javensbukan, welcome to the forum. Good for you doing your homework ahead of time!
I won't bother with the usual things to look for in used cars, but will focus on the i-MiEV and its features.
The car you are looking at is more desirable than the usual 2012 i-MiEV because, in late 2012, Mitsubishi introduced a "new improved" LEV50N battery with better longevity than the original.
The other feature that is desirable in this model year is that it has CHAdeMO DCFC as standard equipment. As you know from your Leaf experience, a small battery pack with DCFC greatly improves the utility of such a BEV for the occasional times you make a longer excursion, especially as CHAdeMO is widely available in your area. CHAdeMO includes automatic forced-air cooling and heating of the battery pack if needed, and a simple mod can manually duct cabin air into the battery if desired.
The price is not bad for the mileage and this model, although a bit high as might be expected from a dealer and perhaps in Canada(?). Perhaps some of our Canadian forum members might comment?
The battery State of Health is not available on the car's display (like on the Leaf); however, there are a number of apps available which, when coupled with a genuine OBDLink LX or MX Bluetooth OBDII scanner, can provide you with an insight into many of the car's parameters, especially the battery. I believe the hobdrive app will provide you with Ah capacity, as the original Android app (CaniOn), which works well for everything else ,evidently has a problem with extracting the Ah number from the 2016 i-MiEV. An alternate is a Mitsubishi-specific iCarSoft i909 instrument with its built-in OBDII cable connector.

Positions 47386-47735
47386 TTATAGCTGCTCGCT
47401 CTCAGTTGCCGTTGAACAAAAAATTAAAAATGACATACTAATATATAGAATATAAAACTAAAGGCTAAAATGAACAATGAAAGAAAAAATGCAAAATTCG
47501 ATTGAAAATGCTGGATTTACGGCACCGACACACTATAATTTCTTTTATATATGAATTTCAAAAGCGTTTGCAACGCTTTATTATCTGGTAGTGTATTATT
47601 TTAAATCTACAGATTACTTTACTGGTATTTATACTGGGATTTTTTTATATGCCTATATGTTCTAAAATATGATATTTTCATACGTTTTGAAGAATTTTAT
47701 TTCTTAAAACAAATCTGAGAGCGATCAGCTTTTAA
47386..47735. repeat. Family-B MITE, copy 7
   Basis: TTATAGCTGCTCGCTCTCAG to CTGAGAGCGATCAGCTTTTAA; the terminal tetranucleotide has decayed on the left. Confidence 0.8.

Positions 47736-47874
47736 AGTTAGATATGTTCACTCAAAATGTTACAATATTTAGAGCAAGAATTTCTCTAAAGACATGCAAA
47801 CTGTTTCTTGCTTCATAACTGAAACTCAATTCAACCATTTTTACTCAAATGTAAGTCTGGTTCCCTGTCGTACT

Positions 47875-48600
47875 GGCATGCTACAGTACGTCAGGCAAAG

The Achilles' heel of the Mitsubishi i-MiEV has proven to be the on-board charger (OBC) which also contains the dc-dc converter for charging the 12v battery. The OBC contains a design flaw which only starts showing up (occasionally) after about seven years and results in the inability to charge the car using the J1772 port. Very expensive, although repair of the OBC is possible. In the US, Mitsubishi has extended the warranty of the OBC to ten years, but I don't know about Canada. In any event, perhaps the 2016 i-MiEV contains an improved design (? anyone). Another problem that occurred in a few 2012 i-MiEVs in colder climates had to do with the air conditioning compressor, but I haven't heard of that issue for years. If the car has the original 12v battery, then it might be a good idea to replace it with a new one in the next couple of years, as a low 12v results in lots of strange and varying symptoms. It's a good idea to put the car on a 12v float charger if it's not being used for a few weeks.
Other than that, the i-MiEV has proven to be an incredibly reliable and totally dependable workhorse with negligible maintenance - tires being the only item as the LRR OEMs seem to last about 25K miles (40K km). It's delightful to drive, turns on a dime, has easy ingress/egress, has a huge flat floor in the back with the rear seats down, and performs well on snow.
Wish you well in pursuing this car and feel free to pelt us with specific questions. Otherwise, you might peruse some of the threads on this subforum where you posted your question for further things to look for.
EVs: 2 Wht/Blu SE Prem., '13 Tesla MS85, 3 156v CorbinSparrows (2 Li-ion), 24v EcoScoot(LiFePO4)
EV Conv: 156v '86 Ram PU, 144v '65 Saab 96
Hybrids: 48v1kW bike
ICE: '88 Isuzu Trooper. Mothballed: '67 Saab (orig.owner), '76 MBZ L206D RHD RV